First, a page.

Controversial pre-pack reforms begin

INSOLVENCY practitioners involved in pre-pack administrations are to have their work scrutinised under controversial new reforms launched today.

Introduced following a government-commissioned review into the use of the heavily-criticised administration process, a ‘pre-pack pool’ where deals will be scrutinised prior to a sale taking place when a connected party is involved, such as a director of the failed business.

Last year, Teresa Graham, the senior accountant who led the review into the use of pre-pack administrations – where the sale of the business is marketed prior to the company entering administration and subsequently sold on appointment of administrators – published a series of recommendations aimed at making the process more transparent, fair and give creditors a better deal.

The reforms, which also include new guidance on marketing proposed ‘pre-packed’ businesses to third parties to get a better deal for creditors, are backed by creditor groups, government, the insolvency profession, and regulators.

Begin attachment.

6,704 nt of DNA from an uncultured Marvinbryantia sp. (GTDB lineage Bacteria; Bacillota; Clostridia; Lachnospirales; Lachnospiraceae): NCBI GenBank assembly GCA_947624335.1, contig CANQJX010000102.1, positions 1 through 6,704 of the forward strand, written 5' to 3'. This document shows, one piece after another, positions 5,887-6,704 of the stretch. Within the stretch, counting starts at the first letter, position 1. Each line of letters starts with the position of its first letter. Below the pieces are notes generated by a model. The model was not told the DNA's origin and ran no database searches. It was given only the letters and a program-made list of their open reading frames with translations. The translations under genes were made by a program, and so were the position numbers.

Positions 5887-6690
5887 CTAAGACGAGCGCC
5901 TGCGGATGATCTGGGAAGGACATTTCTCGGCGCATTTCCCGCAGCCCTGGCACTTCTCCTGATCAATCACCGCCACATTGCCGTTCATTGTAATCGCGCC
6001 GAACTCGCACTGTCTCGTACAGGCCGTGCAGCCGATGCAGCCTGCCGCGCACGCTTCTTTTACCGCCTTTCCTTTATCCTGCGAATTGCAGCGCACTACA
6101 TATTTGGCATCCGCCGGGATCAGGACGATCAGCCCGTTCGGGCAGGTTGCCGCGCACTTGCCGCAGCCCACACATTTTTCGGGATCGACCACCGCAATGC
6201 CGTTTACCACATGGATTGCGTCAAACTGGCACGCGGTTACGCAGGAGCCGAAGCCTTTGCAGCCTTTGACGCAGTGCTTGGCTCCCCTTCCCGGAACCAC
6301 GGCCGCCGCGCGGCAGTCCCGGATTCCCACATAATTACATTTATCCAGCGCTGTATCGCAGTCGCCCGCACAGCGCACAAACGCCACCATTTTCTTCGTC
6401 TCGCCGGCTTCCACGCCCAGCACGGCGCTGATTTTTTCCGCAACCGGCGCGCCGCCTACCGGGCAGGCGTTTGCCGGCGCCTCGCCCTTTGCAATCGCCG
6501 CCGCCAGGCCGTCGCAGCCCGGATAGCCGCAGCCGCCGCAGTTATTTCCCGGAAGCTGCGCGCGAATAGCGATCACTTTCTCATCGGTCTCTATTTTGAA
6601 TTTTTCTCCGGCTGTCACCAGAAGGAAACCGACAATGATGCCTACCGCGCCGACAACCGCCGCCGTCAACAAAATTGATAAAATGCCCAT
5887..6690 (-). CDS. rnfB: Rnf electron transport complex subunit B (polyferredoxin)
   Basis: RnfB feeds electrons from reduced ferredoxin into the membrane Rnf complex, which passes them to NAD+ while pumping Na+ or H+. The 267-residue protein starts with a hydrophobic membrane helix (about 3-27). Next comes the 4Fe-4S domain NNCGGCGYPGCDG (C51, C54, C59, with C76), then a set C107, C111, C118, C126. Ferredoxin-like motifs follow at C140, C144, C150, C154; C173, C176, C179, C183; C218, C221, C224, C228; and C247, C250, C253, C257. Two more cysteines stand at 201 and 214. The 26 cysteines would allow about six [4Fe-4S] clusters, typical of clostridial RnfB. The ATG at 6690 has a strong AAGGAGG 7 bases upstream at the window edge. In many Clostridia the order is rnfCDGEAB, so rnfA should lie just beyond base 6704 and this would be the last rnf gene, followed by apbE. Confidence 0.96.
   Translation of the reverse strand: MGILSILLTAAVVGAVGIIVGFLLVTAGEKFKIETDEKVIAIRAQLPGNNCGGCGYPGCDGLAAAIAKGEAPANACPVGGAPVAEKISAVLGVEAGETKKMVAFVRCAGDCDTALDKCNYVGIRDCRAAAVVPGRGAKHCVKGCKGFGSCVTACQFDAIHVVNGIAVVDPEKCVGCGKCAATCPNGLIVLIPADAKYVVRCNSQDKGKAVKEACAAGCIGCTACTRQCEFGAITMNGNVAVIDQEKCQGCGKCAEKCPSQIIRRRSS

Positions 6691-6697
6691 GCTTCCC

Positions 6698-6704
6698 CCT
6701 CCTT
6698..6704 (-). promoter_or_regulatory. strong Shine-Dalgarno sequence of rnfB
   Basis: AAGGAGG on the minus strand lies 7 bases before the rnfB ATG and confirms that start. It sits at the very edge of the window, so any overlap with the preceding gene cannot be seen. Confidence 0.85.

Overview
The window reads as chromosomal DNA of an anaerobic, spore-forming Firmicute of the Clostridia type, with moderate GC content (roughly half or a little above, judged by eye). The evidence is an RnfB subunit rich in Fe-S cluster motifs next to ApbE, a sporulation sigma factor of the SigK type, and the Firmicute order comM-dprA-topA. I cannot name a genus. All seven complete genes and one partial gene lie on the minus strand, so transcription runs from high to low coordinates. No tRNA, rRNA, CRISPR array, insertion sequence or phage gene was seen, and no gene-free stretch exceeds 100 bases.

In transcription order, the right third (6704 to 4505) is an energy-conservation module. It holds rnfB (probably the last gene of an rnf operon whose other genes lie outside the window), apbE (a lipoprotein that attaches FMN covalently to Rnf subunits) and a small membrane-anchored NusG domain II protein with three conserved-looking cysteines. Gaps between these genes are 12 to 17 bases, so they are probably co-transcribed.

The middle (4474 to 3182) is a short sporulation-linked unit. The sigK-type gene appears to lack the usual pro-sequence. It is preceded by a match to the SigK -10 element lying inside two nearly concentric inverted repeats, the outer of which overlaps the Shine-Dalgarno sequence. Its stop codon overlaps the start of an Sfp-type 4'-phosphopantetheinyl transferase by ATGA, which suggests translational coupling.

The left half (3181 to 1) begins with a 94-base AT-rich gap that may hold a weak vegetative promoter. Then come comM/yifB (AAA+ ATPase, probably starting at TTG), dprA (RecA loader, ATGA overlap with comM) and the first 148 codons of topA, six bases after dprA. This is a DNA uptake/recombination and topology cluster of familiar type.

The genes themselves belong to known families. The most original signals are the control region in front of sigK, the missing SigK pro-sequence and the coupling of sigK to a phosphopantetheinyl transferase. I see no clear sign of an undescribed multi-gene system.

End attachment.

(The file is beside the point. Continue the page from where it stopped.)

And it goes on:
Duncan Grubb, director of Pre-Pack Pool Limited, the body responsible for the Pool, and former chair of the British Property Federation’s insolvency committee said: “The reforms strike a balance between transparency and the discretion needed for business and job rescue.”

The pool is voluntary and connected parties will be made aware of the pool by an insolvency practitioner. The pool is made up of 20 independent senior business experts [see box] who will deliver a response within 48 hours.

“While the pool is voluntary and its opinions are not binding, it will reassure creditors about the reasonableness of the pre-pack transaction and its justification in the circumstances,” said Grubb.

Connected parties will make an application to the pre-pack pool via a secure, online portal. Based on the information submitted, that the pool reviewer will issue one of three opinions: the pre-pack is not unreasonable; that the case for a pre-pack is not unreasonable but there are minor limitations in the evidence provided; or that the case for pre-pack is not made.

The Pre-pack Pool works on a user-pays principle. The process will cost £800 + VAT per application.

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